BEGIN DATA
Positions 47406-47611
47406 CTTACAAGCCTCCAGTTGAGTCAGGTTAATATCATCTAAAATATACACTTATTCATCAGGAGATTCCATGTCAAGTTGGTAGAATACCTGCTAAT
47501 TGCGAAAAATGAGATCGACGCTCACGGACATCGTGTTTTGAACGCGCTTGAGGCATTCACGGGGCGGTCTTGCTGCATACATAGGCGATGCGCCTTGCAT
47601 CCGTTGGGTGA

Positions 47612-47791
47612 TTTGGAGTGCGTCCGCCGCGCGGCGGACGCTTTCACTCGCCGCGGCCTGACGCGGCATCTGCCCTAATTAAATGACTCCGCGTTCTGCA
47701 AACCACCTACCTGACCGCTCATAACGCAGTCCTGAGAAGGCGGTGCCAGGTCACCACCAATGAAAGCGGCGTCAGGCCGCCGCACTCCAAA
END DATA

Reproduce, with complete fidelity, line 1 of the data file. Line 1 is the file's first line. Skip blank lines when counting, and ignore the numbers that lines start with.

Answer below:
Positions 47406-47611